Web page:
How Amanotes balances user experience and revenue with in-game ads

Anzu’s intrinsic in-game advertising solution has quickly become a hit with indie game developers, offering them a way to monetize their games without taking anything away from the player experience. In this blog series, we sit down with a number of indie studios that are using Anzu’s solution to understand what impact it has had.

We were delighted to speak with Amanotes, SEA’s number-one mobile games publisher, which creates hyper-casual titles played by millions worldwide, including Tiles Hop, Magic Tiles 3, and Dancing Road.


Why do you think your games have been so popular?

Our success is humbly attributed to our music-loving users around the world. We truly believe that music is a strong differentiator between Amanotes and other publishers. Our portfolio also heavily focuses on increasing user value with gameplay improvements, new features, and playlist updates.

At Amanotes, we think doing something extraordinary has to start with doing something you’re passionate about. In our case, it was music. In others’ cases, it could be something you understand or greatly connect with. To the aspiring developers out there, constant testing is key. Not many people can build a hit game in just one try. Launch, market fit, evaluate, optimize. You should repeat this process even after your game becomes a hit. That’s how a music game like Magic Tiles 3 is still going strong years after launch.

Sims 2 vs Sims 4 fashion packs (3)-1

What made you decide to implement in-game ads?

As part of our strategy, we always want to improve the user experience and grow the business at the same time. In-game ads are perfect for increasing revenue and avoiding user experience interruption.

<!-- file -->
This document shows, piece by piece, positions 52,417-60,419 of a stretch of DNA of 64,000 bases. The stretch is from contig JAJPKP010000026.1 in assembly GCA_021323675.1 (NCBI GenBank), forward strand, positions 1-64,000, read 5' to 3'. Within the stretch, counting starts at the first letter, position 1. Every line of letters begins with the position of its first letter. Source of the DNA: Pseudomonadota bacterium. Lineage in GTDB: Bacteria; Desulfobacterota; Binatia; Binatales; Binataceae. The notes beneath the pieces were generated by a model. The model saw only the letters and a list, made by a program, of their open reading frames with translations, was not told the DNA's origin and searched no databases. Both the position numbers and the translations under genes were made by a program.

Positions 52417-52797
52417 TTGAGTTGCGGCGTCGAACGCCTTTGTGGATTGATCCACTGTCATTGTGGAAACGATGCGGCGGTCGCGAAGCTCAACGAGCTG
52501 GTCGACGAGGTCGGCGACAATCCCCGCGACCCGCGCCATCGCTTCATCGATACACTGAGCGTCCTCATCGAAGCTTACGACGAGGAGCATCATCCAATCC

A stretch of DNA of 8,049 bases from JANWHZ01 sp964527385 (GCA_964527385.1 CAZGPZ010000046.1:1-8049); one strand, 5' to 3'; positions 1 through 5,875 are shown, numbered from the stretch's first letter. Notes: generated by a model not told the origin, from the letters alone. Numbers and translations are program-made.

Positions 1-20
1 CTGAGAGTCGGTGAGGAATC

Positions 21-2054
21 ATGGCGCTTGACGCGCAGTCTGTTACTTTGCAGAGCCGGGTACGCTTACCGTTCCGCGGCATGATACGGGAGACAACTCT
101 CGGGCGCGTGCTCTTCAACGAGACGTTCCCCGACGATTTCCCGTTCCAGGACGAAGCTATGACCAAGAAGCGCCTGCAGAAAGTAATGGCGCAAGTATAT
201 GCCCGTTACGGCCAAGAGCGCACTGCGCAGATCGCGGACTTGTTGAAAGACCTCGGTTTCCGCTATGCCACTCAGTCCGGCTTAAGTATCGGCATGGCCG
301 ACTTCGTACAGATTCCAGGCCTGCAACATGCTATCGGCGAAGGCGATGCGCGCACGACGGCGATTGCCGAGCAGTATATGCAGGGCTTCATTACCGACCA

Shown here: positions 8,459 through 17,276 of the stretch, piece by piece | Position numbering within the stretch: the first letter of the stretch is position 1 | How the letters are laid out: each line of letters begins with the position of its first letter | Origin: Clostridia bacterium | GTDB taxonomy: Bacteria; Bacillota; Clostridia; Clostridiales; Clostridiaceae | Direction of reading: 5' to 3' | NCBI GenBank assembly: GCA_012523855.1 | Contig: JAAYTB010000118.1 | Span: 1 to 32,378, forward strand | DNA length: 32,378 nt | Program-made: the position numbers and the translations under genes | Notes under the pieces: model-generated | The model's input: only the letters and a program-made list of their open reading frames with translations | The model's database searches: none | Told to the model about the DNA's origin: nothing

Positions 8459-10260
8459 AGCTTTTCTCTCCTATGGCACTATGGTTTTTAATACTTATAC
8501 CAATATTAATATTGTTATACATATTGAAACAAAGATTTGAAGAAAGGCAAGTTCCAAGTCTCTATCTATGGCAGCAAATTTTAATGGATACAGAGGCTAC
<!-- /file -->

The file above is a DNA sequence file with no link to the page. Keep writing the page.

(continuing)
Why did you choose to partner with Anzu?

When it comes to partnerships, we prefer to go with well-established partners who can share expert advice. Anzu was the perfect partner in that sense. We also look for maturities in technology and demand scale, which can help us minimize the risk for integration and grow faster.


What impact have you seen from the ads?

In-game ads have brought a different opportunity to the table by balancing user experience and business performance. We have seen a positive uplift in both user engagement and revenue with in-game ads, which we are exploring further, to elevate our user value.

We worked with Anzu to figure out where the best spots in our games were to capture the users’ attention. One of our common practices is making in-game ads blend into the UI of the game. We need to strike the right balance to ensure our games provide the best user experience, and this often means experimenting with different methods to see what works best.


How do the ads work with your other monetization methods?

We use a mixture of monetization models to enable sustainable growth for the business. We live in a world of “free choice,” where users have more and more power. If we force them to watch an ad to play games, they can always leave us for one of our many competitors. So instead, we will try to understand them, segment them, and provide different options. This is a win-win for both us and our players.

Sims 2 vs Sims 4 fashion packs (2)-1

Finally, what do you think the future holds for in-game advertising?

We believe in-game advertising will be a force in the world of gaming as we move into the future. I think we will also begin to see the presence of diversified formats and content in in-game ads. We should also remember that, as well as the advertising industry, the game industry is transforming, and we are seeing new innovative gameplay and truly immersive experiences begin to emerge, which will continue to nudge ad networks to find new ways to fit into this ever-evolving landscape. 


Find out more about how in-game ads have impacted Amanotes in this case study.


Back to newsroom button

Nick Woodford

Nick works as Anzu's Content Lead. As a gamer with a background working in AdTech, he has a unique perspective on the industry and the in-game advertising sector.

Nick Woodford